Though she later un-retired herself and returned to touring – most recently, she went on a 20th anniversary tour for her debut album – Hill has not released another studio album since 1997.
Amid intensive coverage, Lily Allen put out her second album ‘It’s Not You, It’s Me’ in 2009 – then, she abruptly announced that she was stepping away. “I have not renegotiated my record contract and have no plans to make another record,” she wrote on her blog, It’s Not Alright.
And credit to Allen, she properly lent into retirement to start with – absolutely living up to the daytime telly property show dream, she moved to a country house in the Cotswolds, and opened a short-lived vintage shop called Lucy in Disguise in London. Though she kept her promise when it came to albums for the time being, she collabed with Professor Green on Beats International rehash ‘Just Be Good to Green’ just a year after the publication of her now-deleted blog.
Just two years later, however, Allen was back in the studio with pop whizz Greg Kurstin: “throwing shit in the wall and seeing if anything sticks” is how she put it in conversation with Q. And in 2014, the singer returned with her new album ‘Sheezus,’ putting a speedy end to her pivot to pensioner.
Taking note of Jay-Z and Lily Allen’s couple-of-year-long retirements, and raising them, LL Cool J dramatically announced his retirement on social media in 2016. “Today I officially retired from music. Thank you for the love,” he posted in a now-deleted tweet, as Billboard reports.
Mere hours later, the rapper reverse-retired, just as suddenly. “Today I’m officially coming out of retirement!” he wrote, gleefully ignoring the existence of his previous post, and confirming that he was starting to work on a new album. He later admitted that he was trying to “have fun with this twitter game… Lol”
U.S. noisemakers Death Grips approach retirement casually – in the same way that most of us approach a new years resolution to lay off the pints. In 2014, the group revealed their break-up with a scrawled note on a napkin, but exactly a year later, they returned with the instrumental soundtrack ‘Fashion Week’. Later that year, their fifth album followed.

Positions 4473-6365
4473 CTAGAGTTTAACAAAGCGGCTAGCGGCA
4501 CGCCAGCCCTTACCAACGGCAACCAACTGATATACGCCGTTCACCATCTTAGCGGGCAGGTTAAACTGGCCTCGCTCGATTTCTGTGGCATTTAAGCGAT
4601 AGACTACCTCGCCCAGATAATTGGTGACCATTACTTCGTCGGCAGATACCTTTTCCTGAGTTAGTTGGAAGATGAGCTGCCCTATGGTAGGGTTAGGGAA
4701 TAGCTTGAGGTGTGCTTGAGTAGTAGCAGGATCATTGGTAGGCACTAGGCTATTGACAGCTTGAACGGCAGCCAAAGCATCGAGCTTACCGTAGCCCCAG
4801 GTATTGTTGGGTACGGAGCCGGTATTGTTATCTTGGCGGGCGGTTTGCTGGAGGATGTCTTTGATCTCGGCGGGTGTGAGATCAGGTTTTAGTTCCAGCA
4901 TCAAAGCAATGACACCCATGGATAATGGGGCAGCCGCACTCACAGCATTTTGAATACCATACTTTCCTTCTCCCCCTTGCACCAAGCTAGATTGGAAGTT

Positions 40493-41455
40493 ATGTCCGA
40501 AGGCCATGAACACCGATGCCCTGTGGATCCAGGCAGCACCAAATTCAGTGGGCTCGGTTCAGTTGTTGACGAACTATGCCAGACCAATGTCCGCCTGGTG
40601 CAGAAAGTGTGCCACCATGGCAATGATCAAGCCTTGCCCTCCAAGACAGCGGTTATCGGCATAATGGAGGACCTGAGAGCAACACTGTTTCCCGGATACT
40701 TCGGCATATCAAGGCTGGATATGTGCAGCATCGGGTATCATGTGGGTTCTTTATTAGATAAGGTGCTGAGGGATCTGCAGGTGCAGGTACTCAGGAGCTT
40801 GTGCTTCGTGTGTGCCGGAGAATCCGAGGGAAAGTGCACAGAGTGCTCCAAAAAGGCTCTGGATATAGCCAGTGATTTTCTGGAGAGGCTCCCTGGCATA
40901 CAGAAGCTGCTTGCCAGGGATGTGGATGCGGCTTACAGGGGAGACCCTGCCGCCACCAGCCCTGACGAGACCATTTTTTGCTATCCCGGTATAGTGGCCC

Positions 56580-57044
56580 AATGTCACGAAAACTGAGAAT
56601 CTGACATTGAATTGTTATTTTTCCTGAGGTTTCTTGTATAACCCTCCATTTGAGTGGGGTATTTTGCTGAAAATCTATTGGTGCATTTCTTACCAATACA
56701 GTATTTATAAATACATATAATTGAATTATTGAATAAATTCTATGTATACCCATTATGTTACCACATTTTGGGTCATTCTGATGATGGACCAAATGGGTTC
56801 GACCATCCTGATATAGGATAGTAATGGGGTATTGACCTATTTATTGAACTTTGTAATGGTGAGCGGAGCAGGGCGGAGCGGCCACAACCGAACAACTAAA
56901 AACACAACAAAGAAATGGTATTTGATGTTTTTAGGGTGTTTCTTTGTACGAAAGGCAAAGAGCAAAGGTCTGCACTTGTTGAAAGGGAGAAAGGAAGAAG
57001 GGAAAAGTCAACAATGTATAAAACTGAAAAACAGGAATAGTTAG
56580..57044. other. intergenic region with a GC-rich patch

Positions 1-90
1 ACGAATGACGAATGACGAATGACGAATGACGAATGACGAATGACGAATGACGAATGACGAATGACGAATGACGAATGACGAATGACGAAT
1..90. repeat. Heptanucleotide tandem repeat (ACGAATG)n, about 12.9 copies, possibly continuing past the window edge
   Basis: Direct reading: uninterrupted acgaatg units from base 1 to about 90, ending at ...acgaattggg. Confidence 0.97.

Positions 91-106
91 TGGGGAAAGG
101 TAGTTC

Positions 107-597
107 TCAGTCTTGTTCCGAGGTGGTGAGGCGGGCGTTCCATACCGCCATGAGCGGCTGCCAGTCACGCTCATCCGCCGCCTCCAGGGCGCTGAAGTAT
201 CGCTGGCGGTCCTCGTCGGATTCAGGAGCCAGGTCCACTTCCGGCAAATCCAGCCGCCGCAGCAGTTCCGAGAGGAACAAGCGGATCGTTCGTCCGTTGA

That infamous napkin might’ve marked the official short-lived break-up, but in the years prior, Death Grips developed a reputation for staging dramatic no-shows and messing with impending hiatus. Zach Hill has previously performed via Skype. And when they were due to appear at Chicago’s Bottom Lounge in 2013, the band didn’t even travel to the city – instead, they played pre-recorded music, and draped the stage in a suicide note. Angry fans destroyed their drum kit, and Death Grips responded by saying the whole saga ‘was the show’. It sounds like the sort of excuse that someone might make up in order to bullshit their way through GCSE art, but it really was planned in advance – the drum kit turned out to be a children’s set.
At the start of this year, Philly rapper Lil Uzi Vert told fans that he wanted to step away from music for good. “I’m done with music…” he wrote in an Instagram story. “I wanna be normal. I wanna wake up in 2013,” he wrote in an Instagram story. But just two months later, he returned with ‘Free Uzi’ – as reported by Pitchfork, his label Atlantic called it a “leak”.
In a recent interview with GQ, Lil Uzi Vert stated that these days he’s only making music for his family – but then again, he also said he has finished his second record ‘Eternal Atake’ back in May. Basically, who knows?!